Multiple months into the COVID-19 crisis, philanthropies increasingly recognize the urgent need to support a more equitable economic response and recovery. Job losses are disproportionately falling on low-income people and communities of color in the United States. The federal Paycheck Protection Program (PPP) hasn’t adequately accounted for longstanding racial inequities in banking relationships and access to credit, and is therefore reinforcing them. And there is another housing crisis looming as renters and homeowners who have disproportionately lost their jobs can’t pay their rents or mortgages, exacerbating the inequitable financial burden of the disease.
Community development financial institutions (CDFIs) offer donors a compelling option. They have a decades-long track record of serving communities that have the least access to banking and credit. In economic downturns, CDFIs have stepped up. For example, during the Great Recession, CDFIs grew their lending activities by 76 percent, faster than traditional finance and with only slightly higher delinquency rates. And, while some CDFIs did not survive, the sector as a whole emerged from the recession relatively strong. Whether CDFIs are supporting small businesses, housing, or other community infrastructure, now is the time for philanthropies to give them some well-deserved attention, so they can support communities and sustain themselves through the near-term crisis and the longer-term recovery.
The ABCs of CDFIs
For the uninitiated, CDFIs are financial institutions that provide access to credit and other financial services to individuals, businesses, nonprofits, and communities. They grew out of the civil rights era when redlining and other discriminatory practices had left many communities underserved by traditional finance. Today, there are over 1,000 CDFIs in the United States, managing over $150 billion; combined, they would be in the top 20 largest domestic banks.
Many CDFIs are nonprofits, and foundations were their largest source of loan funding until the late 1990s. The Ford and the MacArthur foundations in particular made early and transformative investments in CDFIs. After the 1990s, philanthropic support of CDFIs declined significantly. At the same time, government policy changes resulted in new public funding for CDFIs, especially through increased bank lending. Banks used CDFIs to meet their Community Reinvestment Act (CRA) obligations to lend more to low- and middle-income people and communities. As a result, bank lending to CDFIs grew to four times more than philanthropic capital in CDFIs—totalling over $1.6 billion in 2013.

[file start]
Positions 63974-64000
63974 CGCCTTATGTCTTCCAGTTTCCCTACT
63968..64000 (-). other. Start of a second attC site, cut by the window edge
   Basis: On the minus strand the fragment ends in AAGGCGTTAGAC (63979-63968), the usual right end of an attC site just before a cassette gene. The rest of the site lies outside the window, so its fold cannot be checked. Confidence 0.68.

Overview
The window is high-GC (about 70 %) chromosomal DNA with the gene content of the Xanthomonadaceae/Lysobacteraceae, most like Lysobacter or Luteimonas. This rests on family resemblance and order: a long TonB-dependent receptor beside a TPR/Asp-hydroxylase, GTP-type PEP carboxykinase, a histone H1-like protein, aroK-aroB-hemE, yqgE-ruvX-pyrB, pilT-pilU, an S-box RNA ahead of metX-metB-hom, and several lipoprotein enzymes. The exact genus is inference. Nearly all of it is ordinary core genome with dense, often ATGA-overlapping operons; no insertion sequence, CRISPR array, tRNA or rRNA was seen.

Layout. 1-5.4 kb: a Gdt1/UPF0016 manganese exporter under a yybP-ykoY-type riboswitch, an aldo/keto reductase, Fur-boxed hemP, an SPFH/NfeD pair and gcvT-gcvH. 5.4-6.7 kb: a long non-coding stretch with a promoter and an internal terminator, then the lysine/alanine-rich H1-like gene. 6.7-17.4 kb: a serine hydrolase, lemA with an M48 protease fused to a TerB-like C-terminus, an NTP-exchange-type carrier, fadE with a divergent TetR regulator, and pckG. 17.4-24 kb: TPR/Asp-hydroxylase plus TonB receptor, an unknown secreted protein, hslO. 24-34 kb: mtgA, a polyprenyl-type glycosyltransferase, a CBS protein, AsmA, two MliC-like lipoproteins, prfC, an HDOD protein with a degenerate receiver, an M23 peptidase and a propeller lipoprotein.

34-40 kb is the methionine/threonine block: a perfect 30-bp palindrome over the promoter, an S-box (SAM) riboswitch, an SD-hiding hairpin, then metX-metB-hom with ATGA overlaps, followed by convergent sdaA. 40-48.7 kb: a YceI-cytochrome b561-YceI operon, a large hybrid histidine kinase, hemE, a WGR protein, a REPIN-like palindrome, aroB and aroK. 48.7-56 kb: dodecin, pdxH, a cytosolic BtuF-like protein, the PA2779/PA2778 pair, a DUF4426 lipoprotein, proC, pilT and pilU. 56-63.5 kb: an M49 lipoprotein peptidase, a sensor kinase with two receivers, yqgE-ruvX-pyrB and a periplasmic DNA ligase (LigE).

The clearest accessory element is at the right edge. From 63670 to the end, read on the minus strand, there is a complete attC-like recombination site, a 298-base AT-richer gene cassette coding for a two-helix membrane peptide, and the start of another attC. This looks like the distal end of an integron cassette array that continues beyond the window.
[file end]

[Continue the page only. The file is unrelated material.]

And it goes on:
CDFIs’ strategies have successfully reached marginalized communities. A recent survey of CDFIs found that they target underserved people and communities—roughly 85 percent low income, 58 percent minority, 48 percent women, and 26 percent rural communities. CDFI financial services help people of color start small businesses and buy their first homes. Their lending to nonprofits enables communities to access affordable housing, healthy food, arts and culture, schools, healthcare, and childcare. CDFIs have achieved this without taking undue risk: the CDFI net charge off rate—the percent of outstanding loans that are never repaid—is just 1 percent.
Philanthropic Partnerships for the COVID-19 Recovery
All this should mean CDFIs are ideal vehicles to respond to COVID-19’s devastating and inequitable economic impact. As Justin Maxson, CEO of the Mary Reynolds Babcock Foundation, explained, “In the South, CDFIs are essential for a just recovery. They have the relationships and track record. Banks don’t operate as deeply in rural, under-resourced areas as do CDFIs, whose missions focus them specifically on low-wealth places.” Without banking relationships or with weak relationships, small businesses and nonprofits in the most marginalized communities have been locked out of accessing federal PPP loans or other financial supports.
CDFIs are stepping up to fill the breach. Hope Credit Union, serving 100,000 people in the Mississippi Delta and across the Deep South, has processed more than 2,500 PPP loans and is restructuring existing loans to provide as much flexibility as possible to people in an area where poverty has exceeded the federal rate for over half a century—the same communities with the highest rates of slaveholding before the Civil War. “If you look at healthcare outcomes, education outcomes, housing conditions, healthy food access, and access to basic banking, all are below national rates in those communities,” said Bill Bynum, CEO of Hope. “And the disparities are worse where the Black population is greatest.”
Some CDFIs have found ways to help in collaboration with community partners to raise philanthropic support. Opportunity Fund partnered with the Silicon Valley Community Foundation to launch the Small Business Relief Fund, with additional support from Wells Fargo and other funders. The fund’s intent is to help overlooked minority, immigrant, and women-owned businesses survive, given their challenges in accessing PPP funds. “After the crisis, banks will be further away from this population, because the risk is greater and fintech lenders may not have the capital to make those investments,” explained Luz Urrutia, CEO of Opportunity Fund. “The institutions left to rebuild Main Street are CDFIs.”
IFF, in the Midwest, created a lending platform to make PPP loans to small nonprofits, particularly to those led by people of color shut out of capital in the past, not IFF’s traditional borrowers. This was a different tactic for IFF, which is more accustomed to making longer-term investments that help nonprofits build financial strength through facility ownership. But the organization saw a need and leaped to fill the gap. “Many small nonprofits were going to be wiped out, so we felt we had to respond,” explained Joe Neri, CEO of IFF. Additionally, with support from the MacArthur Foundation, IFF is providing technical assistance to nonprofit borrowers, to help them execute PPP-loan forgiveness and make the transition from response to recovery. CDFIs have the flexibility to respond to community needs that many traditional providers of financial services don’t have, if they receive the right support.